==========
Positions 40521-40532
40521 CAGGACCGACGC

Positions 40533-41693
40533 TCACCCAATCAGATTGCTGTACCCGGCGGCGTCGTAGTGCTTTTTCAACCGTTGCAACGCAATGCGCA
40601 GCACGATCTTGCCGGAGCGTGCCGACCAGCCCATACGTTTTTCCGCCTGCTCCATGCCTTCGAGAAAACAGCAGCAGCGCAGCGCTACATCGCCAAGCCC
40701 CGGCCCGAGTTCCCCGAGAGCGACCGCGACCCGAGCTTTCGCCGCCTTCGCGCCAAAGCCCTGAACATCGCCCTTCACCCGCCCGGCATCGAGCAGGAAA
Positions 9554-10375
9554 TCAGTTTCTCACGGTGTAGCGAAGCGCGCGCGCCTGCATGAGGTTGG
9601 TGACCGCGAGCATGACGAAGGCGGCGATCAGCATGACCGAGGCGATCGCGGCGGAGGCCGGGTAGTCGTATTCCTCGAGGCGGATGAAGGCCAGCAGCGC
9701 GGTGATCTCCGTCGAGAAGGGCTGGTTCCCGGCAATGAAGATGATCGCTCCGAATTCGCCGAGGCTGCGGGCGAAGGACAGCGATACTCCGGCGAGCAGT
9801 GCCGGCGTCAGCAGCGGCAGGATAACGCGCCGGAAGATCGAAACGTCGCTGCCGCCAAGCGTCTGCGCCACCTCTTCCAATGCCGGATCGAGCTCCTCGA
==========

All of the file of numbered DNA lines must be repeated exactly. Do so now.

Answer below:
Positions 40521-40532
40521 CAGGACCGACGC

Positions 40533-41693
40533 TCACCCAATCAGATTGCTGTACCCGGCGGCGTCGTAGTGCTTTTTCAACCGTTGCAACGCAATGCGCA
40601 GCACGATCTTGCCGGAGCGTGCCGACCAGCCCATACGTTTTTCCGCCTGCTCCATGCCTTCGAGAAAACAGCAGCAGCGCAGCGCTACATCGCCAAGCCC
40701 CGGCCCGAGTTCCCCGAGAGCGACCGCGACCCGAGCTTTCGCCGCCTTCGCGCCAAAGCCCTGAACATCGCCCTTCACCCGCCCGGCATCGAGCAGGAAA
Positions 9554-10375
9554 TCAGTTTCTCACGGTGTAGCGAAGCGCGCGCGCCTGCATGAGGTTGG
9601 TGACCGCGAGCATGACGAAGGCGGCGATCAGCATGACCGAGGCGATCGCGGCGGAGGCCGGGTAGTCGTATTCCTCGAGGCGGATGAAGGCCAGCAGCGC
9701 GGTGATCTCCGTCGAGAAGGGCTGGTTCCCGGCAATGAAGATGATCGCTCCGAATTCGCCGAGGCTGCGGGCGAAGGACAGCGATACTCCGGCGAGCAGT
9801 GCCGGCGTCAGCAGCGGCAGGATAACGCGCCGGAAGATCGAAACGTCGCTGCCGCCAAGCGTCTGCGCCACCTCTTCCAATGCCGGATCGAGCTCCTCGA